I started in learning and development for a professional services firm in 2015 and was immediately staffed to an onboarding program for experienced new hires. At the time, it was a multiday, face-to-face course ranging in size from 30 to 300 participants.
Most are familiar with the energy and stamina it takes to work effectively at on-site conferences. Whether coaching instructors, tracking learners, or overseeing logistics, we are on our feet and in the mix. Often at the end of the day, our heads are spinning and our feet ache.
Last year, when we reimagined the model of the program and created a more scalable, cost effective, innovative, and virtual delivery model, I imagined that my days of sweating it out in smart casual attire were behind me (at least with regard to the this particular program).
The days I now spend onboarding experienced new hires virtually, via a web conferencing platform, require a level of physical and mental stamina that took me completely by surprise. As I approach the one-year anniversary of this new iteration of the program, I would like to mark the occasion by sharing some of insights I’ve garnered thus far.
Timing is everything
Just like our face-to-face program, our new virtual onboarding program has a detailed agenda with topics and timing spelled out clearly. The difference between the face-to-face agenda and the virtual is the level of vigilance required.
Every slide of the presentation has a budgeted amount of time, and our team annotates the actual time and keeps an eye on the variance. Any variance over five minutes of the planned time is noted within our online group chat. (“Hey team: We’re five over.”) Anything beyond 10 minutes of the planned time, and you can literally sense the collective rise in blood pressure, despite the fact that we all sit miles apart. (“Code red! Code red! We’re 11 minutes past!”)
Why the sense of urgency? A minute in a face-to-face classroom feels like an eternity in the virtual training center. Whole lives have been lived in a WebEx minute! Anyone who has experienced a technical glitch and gone dark while hosting an important virtual meeting or class knows this. In the virtual world, every minute counts down to the tenth of a second, and learners have the time at the bottom of their computer screens, directly in their field of vision.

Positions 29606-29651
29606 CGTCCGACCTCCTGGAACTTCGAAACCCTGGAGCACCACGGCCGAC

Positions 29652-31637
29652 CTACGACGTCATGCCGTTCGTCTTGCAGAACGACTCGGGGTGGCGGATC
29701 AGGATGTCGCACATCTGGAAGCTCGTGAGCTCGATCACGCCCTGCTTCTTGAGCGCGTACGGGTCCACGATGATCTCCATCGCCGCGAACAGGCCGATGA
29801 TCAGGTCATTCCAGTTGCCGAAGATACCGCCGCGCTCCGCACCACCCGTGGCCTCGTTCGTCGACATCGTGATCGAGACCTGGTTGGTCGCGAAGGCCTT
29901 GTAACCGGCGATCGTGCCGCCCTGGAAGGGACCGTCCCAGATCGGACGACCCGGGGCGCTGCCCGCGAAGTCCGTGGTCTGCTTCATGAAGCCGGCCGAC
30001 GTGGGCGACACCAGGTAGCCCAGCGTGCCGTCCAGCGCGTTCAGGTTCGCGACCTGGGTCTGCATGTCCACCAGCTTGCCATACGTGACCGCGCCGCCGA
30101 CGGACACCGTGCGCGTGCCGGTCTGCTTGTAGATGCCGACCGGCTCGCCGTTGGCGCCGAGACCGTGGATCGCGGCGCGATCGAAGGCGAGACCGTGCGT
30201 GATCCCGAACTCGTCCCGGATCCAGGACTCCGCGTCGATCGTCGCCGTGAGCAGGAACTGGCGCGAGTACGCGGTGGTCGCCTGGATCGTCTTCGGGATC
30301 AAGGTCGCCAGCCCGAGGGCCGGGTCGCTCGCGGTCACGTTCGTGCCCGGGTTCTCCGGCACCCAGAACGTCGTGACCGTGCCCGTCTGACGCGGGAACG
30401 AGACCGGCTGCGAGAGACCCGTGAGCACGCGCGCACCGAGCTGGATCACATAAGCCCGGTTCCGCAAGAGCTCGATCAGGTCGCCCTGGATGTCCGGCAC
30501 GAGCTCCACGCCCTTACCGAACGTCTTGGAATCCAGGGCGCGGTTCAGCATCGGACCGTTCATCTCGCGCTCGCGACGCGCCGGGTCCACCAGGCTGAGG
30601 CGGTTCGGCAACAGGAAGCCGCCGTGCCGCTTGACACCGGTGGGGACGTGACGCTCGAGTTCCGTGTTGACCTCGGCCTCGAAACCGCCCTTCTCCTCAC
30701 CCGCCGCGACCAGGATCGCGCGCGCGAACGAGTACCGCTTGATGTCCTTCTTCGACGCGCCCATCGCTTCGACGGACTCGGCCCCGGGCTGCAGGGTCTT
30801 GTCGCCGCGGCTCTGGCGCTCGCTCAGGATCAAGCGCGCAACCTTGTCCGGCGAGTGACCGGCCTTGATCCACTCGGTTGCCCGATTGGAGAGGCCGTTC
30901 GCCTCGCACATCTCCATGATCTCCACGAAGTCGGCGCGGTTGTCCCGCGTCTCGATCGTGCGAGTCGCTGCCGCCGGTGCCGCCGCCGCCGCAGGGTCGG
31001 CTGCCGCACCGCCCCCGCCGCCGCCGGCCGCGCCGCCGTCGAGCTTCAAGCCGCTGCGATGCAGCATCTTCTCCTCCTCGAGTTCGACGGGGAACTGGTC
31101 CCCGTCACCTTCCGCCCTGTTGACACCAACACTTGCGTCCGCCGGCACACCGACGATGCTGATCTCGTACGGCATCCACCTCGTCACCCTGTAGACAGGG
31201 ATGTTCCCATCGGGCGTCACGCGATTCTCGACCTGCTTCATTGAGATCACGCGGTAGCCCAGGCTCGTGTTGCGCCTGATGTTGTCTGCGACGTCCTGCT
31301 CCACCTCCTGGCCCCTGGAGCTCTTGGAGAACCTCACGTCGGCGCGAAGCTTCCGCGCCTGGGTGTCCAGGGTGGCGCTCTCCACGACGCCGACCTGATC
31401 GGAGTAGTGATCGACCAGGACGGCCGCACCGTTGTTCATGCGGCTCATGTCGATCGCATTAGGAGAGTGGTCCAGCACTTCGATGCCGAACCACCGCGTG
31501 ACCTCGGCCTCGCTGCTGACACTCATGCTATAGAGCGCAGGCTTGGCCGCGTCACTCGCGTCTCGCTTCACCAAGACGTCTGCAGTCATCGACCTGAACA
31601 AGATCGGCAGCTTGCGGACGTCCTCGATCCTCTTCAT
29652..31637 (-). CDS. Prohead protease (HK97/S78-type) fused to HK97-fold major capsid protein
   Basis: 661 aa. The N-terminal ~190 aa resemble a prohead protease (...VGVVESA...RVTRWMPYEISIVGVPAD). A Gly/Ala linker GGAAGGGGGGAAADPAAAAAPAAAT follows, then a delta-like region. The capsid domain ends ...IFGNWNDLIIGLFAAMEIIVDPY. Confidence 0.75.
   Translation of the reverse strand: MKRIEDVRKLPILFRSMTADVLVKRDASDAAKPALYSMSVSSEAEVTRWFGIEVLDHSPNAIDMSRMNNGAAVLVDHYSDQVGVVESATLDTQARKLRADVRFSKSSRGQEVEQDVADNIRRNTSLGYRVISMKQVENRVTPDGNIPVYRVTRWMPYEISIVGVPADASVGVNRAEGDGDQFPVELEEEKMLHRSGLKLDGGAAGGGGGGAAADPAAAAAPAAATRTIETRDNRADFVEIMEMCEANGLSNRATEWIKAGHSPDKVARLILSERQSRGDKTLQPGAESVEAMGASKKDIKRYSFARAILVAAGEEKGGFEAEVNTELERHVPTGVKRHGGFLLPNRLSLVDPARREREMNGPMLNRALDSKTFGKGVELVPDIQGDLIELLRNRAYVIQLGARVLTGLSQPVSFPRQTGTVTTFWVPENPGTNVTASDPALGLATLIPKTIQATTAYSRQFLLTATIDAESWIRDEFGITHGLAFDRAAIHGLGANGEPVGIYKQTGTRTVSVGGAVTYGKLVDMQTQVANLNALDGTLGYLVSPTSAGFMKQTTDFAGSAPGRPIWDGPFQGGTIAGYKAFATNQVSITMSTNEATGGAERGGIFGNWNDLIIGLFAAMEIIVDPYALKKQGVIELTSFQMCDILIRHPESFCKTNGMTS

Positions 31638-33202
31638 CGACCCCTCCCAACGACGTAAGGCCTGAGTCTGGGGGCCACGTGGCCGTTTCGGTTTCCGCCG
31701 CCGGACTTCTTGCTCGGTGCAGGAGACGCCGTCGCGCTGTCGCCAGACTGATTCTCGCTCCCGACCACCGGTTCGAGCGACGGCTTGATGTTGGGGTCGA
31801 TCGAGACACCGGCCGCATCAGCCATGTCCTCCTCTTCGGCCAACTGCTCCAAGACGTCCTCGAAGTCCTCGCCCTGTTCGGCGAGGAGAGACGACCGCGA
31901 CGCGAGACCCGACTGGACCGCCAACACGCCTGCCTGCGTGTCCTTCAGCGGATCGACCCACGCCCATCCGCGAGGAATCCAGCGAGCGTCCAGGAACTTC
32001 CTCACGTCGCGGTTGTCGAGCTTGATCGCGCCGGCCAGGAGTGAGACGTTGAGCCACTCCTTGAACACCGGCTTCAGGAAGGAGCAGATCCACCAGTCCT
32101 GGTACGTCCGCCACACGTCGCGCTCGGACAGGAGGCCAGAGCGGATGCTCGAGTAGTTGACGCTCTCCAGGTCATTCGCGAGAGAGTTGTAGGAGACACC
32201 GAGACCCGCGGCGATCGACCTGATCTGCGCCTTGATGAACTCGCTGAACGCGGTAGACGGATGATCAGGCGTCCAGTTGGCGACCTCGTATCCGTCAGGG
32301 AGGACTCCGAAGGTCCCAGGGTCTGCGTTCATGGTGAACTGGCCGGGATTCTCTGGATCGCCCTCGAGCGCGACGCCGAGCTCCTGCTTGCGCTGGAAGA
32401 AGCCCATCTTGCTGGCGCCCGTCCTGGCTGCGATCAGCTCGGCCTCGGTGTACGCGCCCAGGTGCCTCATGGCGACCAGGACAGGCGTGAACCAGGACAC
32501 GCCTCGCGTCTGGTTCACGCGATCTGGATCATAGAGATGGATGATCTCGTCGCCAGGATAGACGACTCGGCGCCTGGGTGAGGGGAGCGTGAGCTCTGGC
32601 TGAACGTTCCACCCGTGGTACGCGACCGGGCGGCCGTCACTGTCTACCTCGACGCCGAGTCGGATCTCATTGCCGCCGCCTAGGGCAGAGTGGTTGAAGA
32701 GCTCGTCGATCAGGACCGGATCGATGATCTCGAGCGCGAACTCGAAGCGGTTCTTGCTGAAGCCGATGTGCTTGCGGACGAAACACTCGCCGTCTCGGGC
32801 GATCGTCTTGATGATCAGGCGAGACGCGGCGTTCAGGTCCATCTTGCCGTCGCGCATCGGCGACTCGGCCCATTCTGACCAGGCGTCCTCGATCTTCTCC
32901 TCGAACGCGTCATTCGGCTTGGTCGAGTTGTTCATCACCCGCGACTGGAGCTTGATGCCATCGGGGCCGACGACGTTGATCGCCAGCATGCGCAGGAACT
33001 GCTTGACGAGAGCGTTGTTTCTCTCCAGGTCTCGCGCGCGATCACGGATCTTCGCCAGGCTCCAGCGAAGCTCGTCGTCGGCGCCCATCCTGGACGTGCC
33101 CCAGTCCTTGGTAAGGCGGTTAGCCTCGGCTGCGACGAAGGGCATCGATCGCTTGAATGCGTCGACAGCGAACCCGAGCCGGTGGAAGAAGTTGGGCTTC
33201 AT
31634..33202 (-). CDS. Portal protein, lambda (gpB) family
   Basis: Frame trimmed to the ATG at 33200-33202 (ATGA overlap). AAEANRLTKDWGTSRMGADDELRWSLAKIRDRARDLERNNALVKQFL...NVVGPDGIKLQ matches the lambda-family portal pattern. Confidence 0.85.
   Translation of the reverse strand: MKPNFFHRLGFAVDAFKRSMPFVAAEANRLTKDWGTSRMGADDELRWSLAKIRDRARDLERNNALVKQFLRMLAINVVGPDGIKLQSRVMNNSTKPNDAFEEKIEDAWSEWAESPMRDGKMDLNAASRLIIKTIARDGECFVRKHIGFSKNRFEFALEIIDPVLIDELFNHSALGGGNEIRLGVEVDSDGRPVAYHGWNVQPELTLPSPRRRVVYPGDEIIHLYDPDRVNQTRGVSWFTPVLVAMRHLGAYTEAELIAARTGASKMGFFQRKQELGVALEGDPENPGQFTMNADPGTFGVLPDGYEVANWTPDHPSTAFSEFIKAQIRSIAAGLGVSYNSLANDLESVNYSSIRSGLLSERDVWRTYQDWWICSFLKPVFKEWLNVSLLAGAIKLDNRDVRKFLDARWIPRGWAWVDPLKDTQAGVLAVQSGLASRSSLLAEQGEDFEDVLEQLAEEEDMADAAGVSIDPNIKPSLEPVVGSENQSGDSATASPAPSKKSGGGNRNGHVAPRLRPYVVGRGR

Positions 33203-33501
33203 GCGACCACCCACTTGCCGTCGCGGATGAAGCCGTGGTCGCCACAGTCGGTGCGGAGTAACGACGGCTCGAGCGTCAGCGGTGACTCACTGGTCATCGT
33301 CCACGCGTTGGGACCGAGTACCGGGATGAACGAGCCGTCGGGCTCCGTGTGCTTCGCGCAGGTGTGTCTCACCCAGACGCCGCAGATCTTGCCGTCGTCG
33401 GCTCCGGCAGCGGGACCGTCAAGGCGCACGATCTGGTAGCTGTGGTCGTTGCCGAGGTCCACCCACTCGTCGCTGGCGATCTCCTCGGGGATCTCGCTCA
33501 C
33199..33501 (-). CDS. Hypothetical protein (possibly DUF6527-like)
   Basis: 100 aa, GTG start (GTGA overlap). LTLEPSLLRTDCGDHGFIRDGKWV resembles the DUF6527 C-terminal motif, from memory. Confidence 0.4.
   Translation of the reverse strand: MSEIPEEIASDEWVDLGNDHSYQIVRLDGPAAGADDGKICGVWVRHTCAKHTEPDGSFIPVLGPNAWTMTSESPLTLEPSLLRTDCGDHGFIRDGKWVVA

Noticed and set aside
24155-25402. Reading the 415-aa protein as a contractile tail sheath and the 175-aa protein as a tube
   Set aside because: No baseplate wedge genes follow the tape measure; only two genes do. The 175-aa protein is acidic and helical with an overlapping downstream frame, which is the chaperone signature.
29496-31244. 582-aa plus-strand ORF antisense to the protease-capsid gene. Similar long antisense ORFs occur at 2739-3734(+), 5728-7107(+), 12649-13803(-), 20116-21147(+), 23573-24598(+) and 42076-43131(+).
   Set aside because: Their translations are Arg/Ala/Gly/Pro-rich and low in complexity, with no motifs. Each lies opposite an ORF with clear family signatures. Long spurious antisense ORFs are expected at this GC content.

We value and respect our learners’ time. To date, we have never gone more than seven minutes over our called session end time. This record is far from happenstance. To stay on time takes extreme attentiveness, strategy, and ongoing communication. Try to multitask; I dare you! Look away, and I guarantee that you are inevitably a few seconds away from someone skipping over a required question. The sense of relief our team feels when we manage to make up five minutes in the final module is akin to having successfully dismantled a ticking time bomb. (Sounds dramatic, but my colleagues are nodding their heads in agreement right now.)
Written communication is key
In the face-to-face onboarding program, we had instructors fly in from different relevant areas of the firm, such as HR and finance. These same people show up to instruct now, only they get to do so virtually.
Communicating with these stakeholders in the virtual world is tricky because we rely almost entirely on online chat. What one can say with a meaningful look or a hand wave from the back of a classroom must literally be spelled out in a virtual environment.
There are many different conversations to maintain at once, while also staying on top of all that is happening in session. Furthermore, when communicating via online chat, one must account for the following:
• With a constantly rotating set of presenters, we work with people who are often new to virtual instruction and struggle with the multitasking required to communicate. This isn’t their fault; it’s hard! Teaching in a virtual classroom can be like teaching in a vacuum. Instructors are often so absorbed in content, timing, and worrying if learners are laughing at their jokes (I always tell them to assume they are), they don’t notice the pings from panicked L&D administrators. I already mentioned our feelings about time, so you can imagine why this is problematic. Without fail, whenever an instructor “goes rogue,” an image of Edward Munch’s painting “The Scream” pops into my mind.